What Are The Differences Between A Dietitian And A Nutritionist
By Nicholas Gala, Accredited Practising Dietitian
Nowadays, it seems like anybody and everybody is claiming to be a ‘nutrition expert’. These so-called ‘professionals’ disseminate information which can be misleading and detrimental to your health. So who can you really trust?
Firstly, let us start off by saying that both titles ‘Nutritionist’ and ‘Dietitian’ are not regulated by law, leaving open to people with little or no education to claim them. Your safest bet is to turn to an Accredited Practising Dietitian (APD) or an Accredited Nutritionist (AN), since their accreditation is evidence they have met certain requirements to practice under these titles. Let’s find out how to tell the difference between a Dietitian and a Nutritionist.
Who is a Nutritionist?
An Accredited Nutritionist’s main role is to provide general information on healthy eating, food and diet choices (e.g. vegetarian diets) and weight loss to the public. They have a good understanding of food and nutrition and can give you some tips and tricks to lose those few extra kilos you’ve stacked on recently.
Before we get into the roles of a dietitian, it is important to understand that an APD can also call him/herself an Accredited Nutritionist as the scope of practice for nutrition education and services cover that of a nutritionist and more.
Who is a Dietitian?
An Accredited Practising Dietitian (APD) is the highest qualified food and nutrition expert, having graduated from an accredited Australia university dietetics course. This four-year university degree covers biochemistry, food science, physiology and most importantly, medical nutrition therapy.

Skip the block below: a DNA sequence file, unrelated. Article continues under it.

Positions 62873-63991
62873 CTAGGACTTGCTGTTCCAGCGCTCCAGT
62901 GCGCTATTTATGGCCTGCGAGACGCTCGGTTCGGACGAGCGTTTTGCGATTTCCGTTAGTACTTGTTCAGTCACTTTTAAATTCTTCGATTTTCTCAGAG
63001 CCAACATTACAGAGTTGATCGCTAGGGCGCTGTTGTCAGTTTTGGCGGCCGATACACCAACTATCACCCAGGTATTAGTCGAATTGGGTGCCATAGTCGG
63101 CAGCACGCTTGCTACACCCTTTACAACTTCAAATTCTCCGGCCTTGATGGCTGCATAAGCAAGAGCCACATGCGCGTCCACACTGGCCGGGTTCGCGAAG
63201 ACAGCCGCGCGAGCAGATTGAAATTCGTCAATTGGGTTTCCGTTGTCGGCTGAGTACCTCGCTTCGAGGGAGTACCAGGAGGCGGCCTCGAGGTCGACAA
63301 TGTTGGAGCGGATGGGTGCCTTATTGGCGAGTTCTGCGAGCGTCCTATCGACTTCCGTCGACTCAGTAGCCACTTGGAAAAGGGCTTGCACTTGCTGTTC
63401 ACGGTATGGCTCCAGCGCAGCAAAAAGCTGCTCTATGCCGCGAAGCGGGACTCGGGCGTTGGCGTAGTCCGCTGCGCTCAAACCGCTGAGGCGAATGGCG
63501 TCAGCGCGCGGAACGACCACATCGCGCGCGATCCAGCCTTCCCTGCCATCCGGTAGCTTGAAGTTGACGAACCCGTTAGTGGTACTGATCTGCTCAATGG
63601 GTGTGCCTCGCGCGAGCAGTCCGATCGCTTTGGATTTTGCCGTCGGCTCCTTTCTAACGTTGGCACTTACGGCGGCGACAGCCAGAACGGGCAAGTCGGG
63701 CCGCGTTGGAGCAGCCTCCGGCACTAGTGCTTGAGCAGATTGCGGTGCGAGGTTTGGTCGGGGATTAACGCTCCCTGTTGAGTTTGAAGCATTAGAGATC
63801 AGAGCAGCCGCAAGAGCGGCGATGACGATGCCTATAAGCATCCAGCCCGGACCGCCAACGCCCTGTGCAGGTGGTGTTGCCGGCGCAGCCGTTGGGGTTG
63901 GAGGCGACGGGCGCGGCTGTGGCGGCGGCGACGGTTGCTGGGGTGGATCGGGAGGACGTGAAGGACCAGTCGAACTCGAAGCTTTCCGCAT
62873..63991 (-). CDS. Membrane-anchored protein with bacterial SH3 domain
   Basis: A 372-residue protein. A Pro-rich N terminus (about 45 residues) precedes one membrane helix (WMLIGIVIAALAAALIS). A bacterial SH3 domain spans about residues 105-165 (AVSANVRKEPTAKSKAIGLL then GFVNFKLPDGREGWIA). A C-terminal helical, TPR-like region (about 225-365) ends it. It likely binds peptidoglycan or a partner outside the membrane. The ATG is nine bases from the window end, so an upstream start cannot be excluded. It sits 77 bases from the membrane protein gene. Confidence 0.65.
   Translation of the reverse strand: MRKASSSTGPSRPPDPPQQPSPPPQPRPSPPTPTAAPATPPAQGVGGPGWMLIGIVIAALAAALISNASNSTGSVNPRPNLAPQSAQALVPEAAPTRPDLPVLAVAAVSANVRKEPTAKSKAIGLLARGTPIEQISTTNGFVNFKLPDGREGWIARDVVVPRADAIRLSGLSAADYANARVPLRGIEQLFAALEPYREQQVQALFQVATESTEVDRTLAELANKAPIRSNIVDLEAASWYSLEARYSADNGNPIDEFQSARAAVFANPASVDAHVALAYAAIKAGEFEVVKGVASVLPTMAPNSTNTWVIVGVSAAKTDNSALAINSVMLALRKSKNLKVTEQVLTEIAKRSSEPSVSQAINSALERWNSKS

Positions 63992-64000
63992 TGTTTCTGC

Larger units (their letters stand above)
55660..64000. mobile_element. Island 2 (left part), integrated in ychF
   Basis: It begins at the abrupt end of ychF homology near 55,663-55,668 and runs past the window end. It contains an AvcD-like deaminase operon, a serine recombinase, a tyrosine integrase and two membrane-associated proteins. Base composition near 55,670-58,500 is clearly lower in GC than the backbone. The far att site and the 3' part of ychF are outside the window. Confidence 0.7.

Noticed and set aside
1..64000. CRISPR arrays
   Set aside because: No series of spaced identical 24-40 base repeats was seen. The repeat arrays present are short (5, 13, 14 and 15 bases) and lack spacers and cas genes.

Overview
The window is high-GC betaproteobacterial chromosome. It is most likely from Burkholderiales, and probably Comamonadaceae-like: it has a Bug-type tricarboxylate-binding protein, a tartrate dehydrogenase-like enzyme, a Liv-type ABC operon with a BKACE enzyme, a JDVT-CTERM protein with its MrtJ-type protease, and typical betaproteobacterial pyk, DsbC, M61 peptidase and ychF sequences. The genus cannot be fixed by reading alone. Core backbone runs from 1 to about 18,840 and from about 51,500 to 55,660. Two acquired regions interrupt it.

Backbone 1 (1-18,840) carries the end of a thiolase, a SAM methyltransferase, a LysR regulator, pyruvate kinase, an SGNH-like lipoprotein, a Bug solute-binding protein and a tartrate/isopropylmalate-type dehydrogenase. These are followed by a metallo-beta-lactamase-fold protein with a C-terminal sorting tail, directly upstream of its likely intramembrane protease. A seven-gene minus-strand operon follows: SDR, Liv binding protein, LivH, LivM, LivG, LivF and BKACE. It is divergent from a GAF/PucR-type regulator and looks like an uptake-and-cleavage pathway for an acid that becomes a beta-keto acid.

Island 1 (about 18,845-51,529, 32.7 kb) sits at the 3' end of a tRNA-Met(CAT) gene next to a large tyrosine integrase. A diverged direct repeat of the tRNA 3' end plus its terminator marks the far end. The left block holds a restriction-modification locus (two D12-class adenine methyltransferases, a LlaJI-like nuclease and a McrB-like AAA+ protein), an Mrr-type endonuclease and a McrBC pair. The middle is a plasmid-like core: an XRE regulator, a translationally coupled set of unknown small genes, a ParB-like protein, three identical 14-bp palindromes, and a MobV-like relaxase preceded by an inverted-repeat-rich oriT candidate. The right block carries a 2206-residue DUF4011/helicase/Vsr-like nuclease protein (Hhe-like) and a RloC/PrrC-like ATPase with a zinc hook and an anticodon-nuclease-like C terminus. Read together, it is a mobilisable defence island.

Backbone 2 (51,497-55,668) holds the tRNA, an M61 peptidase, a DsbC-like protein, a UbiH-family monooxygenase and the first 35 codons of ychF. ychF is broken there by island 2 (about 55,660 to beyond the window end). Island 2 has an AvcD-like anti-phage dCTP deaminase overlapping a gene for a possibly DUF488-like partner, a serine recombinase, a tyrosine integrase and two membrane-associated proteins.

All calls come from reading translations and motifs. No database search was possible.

The education and extensive training in medical nutrition therapy is what sets an accredited dietitian apart from a nutritionist, allowing a dietitian to help improve the health of individuals with conditions such as diabetes, gastrointestinal diseases, high cholesterol and more.
In addition to possessing an in-depth scientific understanding of food and nutrition, accredited dietitians are also assessed on skill sets including communication, counselling and education throughout their studies. Gone are the days of the ‘one-size-fits-all’ approach – the APD’s role is all about you, their client.
They are trained to understand that no two people are the same, so their nutrition management shouldn’t be either.
It is a dietitian’s role to understand you as an individual and provide both long- and short- term strategies to encourage long-term behavioural changes to help you achieve your goals towards better health.
To add to this, APDs are required to continually develop their professional knowledge as a part of their requirements to hold their APD certification. This means you will always be provided with the most up to date, evidence-based nutritional information. APDs are recognised by the Australian government, Medicare, the Department of Veterans Affairs and most private health funds, so you always get the best bang for your buck!